As a young man growing up in Warren, Ark., Willie Franklin never thought he’d be an entrepreneur.
He earned a degree in chemical engineering from the University of Arkansas and never had designs on making a business outside of the steady job he landed at General Motors right out of college in 1969. He was thrilled. It was good pay for a kid just starting out and a very steady place to work.
It was at college that Franklin met his wife, a native of Memphis, Tenn. A trip to visit her parents changed his plans and sparked an idea.
“When we went down south, I saw houses with wrought-iron doors on them. I asked my wife, why all these security doors?” he says. “She told me that people were concerned about break-ins. I thought if there was a problem in that city, there would definitely be a problem in Flint.”
The seed was planted for what eventually became Ornamental Security Doors, Franklin’s business of the past 35 years. Housed on the north side, the company manufactures security doors, window guards, commercial security, roll-down shutters, heating and cooling cages. Franklin maintains an 8,000-square-foot showroom where he manufactures everything at a building he owns.
It’s located 3042 Pasadena Ave. When he found the owner was going belly up a few years back, Franklin made a bid to buy the place and expand his operations.
Although he started on the path to running his own business in 1980, he continued to work at GM over the next 26 years.
“I wasn’t too sure if this was what I really wanted, especially with a background in chemical engineering and not in business,” he says. “I had moments of struggle, challenges with employees. You have manufacturing and sales streams that had to work together. At GM, I had worked in a lab and basically tested materials used to build cars and engines. I had no familiarity with what I had started to do.”
GM was also good to him. The company gave Franklin raises and sent him to seminars, even to other companies to represent GM. He was moving right up the ladder until upper management found out he had a business concern on the side.
“Even though I was doing nothing wrong, I tried to keep it quiet, but as things sometimes spread in a company, word got out,” he says.
Franklin says company higher-ups were wary of his commitment to his day job and they’d approached him several times to ask if there was not a conflict of interest.
“I explained that I wasn’t building cars nor (was I) a supplier,” he says. “They still said that having my own venture was against company policy.”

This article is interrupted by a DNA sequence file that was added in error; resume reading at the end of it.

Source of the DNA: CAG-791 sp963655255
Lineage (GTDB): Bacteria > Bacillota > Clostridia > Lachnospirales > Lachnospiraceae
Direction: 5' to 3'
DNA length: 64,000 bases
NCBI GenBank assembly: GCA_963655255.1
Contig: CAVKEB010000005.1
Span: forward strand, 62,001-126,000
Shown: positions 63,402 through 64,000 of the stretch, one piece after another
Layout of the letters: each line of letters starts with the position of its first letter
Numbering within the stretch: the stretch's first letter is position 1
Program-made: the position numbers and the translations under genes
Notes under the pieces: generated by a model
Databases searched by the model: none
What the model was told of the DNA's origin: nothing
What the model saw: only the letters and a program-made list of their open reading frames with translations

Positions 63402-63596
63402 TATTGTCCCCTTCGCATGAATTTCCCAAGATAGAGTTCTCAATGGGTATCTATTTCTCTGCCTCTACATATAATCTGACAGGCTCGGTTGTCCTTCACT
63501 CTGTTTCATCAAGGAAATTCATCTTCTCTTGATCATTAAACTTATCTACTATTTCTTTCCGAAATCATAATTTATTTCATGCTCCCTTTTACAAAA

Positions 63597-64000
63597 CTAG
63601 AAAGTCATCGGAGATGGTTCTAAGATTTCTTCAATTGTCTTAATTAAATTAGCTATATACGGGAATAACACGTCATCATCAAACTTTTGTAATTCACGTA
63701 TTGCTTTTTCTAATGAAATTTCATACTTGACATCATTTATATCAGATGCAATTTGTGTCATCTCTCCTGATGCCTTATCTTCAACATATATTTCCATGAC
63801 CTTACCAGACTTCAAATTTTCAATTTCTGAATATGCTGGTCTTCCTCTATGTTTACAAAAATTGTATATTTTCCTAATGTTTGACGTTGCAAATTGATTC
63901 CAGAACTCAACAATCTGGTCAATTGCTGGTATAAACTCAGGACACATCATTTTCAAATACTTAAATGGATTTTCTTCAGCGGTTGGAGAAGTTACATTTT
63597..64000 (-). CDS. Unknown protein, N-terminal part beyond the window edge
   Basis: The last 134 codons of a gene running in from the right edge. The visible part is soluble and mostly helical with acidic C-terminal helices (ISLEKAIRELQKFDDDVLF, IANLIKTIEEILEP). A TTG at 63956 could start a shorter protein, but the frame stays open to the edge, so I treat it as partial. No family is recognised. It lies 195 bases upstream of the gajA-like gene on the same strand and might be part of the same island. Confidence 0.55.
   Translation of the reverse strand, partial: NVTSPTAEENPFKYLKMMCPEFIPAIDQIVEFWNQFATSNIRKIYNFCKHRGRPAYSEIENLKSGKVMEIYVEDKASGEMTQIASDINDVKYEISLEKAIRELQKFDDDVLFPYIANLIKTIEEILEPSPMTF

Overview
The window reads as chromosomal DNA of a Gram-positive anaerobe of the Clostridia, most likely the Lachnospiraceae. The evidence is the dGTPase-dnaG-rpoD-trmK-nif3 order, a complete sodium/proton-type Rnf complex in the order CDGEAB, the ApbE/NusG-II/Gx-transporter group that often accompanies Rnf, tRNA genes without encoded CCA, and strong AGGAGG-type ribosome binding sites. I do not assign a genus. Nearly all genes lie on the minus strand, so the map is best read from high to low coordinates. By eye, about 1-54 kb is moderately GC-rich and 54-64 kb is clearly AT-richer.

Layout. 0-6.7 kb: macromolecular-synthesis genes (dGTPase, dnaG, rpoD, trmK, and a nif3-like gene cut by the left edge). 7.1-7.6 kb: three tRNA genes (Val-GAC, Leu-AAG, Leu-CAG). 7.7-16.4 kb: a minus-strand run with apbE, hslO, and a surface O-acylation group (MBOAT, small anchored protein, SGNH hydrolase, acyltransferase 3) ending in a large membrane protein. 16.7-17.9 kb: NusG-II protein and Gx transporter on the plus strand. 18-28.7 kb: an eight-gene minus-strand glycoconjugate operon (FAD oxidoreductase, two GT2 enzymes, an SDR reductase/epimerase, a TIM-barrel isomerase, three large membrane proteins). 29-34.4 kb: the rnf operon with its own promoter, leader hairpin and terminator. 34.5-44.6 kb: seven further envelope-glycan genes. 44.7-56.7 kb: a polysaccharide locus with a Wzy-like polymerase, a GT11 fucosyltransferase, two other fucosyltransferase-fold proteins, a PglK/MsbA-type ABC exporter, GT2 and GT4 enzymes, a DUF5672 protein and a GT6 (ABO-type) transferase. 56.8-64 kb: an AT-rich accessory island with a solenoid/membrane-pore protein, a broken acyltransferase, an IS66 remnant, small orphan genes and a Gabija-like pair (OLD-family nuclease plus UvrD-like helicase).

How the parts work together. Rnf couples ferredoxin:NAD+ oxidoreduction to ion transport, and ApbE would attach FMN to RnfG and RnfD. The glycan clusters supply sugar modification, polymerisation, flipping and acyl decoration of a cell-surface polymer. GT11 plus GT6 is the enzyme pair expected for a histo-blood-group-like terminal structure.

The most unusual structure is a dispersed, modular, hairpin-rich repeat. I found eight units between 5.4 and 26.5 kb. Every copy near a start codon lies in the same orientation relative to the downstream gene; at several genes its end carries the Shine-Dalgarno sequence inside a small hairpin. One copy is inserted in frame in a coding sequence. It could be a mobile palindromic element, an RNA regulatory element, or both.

Franklin’s answers seemed to fall on deaf ears. He was subsequently “offered” a transfer from Flint to the company’s plant in Pontiac to work the second shift – from 2:00 a.m. until 8:00 a.m. – as plant security.
“At first I had a problem with it, but this meant I had my days free. They actually did me a favor,” he says, reflecting positively on the experience that was more or less a blessing in disguise. “The odds were stacked against me too. I’m a minority. I was one of only two blacks out of 32 guys in the whole metallurgic department.”
When it got to the point though that the drive to Pontiac became too much, he told his wife that he had to make a choice.
“Ornamental Security Doors was something I gave birth to,” he says. “I couldn’t let it go.”
He had three children to feed and his wife was supportive, but he was naturally wary to leave a steady job. Still, they took the leap, and Franklin’s business was a hit from the start.
“Even though there were some hard knocks, it paid off. It made me stronger,” he says. “I had to get there and put the pieces in place.”
Flint’s high crime rate, an unfortunate and steady fact, turned out to be good for Franklin’s business, most of which comes through word of mouth and client referrals. He does have another direct competitor in town but Franklin approached them to work in conjunction with one another.
“I suggested we control the market together,” he says with a laugh.
His next goal is to approach banks that hold foreclosed properties, particularly those right in the city that has been vandalized. Franklin already has a meeting with J.P. Morgan Chase to start on a trial basis.
“If a house is left unprotected and unattended, it could become a target,” he says. “When the owner goes to sell it he or she won’t be able to. A secure door and window guards will help prevent that.”
Franklin’s experience to date has taught him the only way to learn is by going through the tough times and the good, and that making mistakes is part of it.
“I didn’t go to business school, I had to go this route,” he says.
But he also knows everything he’s been through has brought him to where he is now.
“I heard the preacher at our church say one day, ‘Your challenges are what make you,’ says Franklin, a faithful member of the Greater Holy Temple Pentecostal Bishop Jones in Flint. “He’s right. If we didn’t have any challenges, we wouldn’t get stronger, and we wouldn’t be stronger for those who are still to come.”
For more information about Ornamental Security Doors, visit www.stopbreakin.com or call 810-733-6790.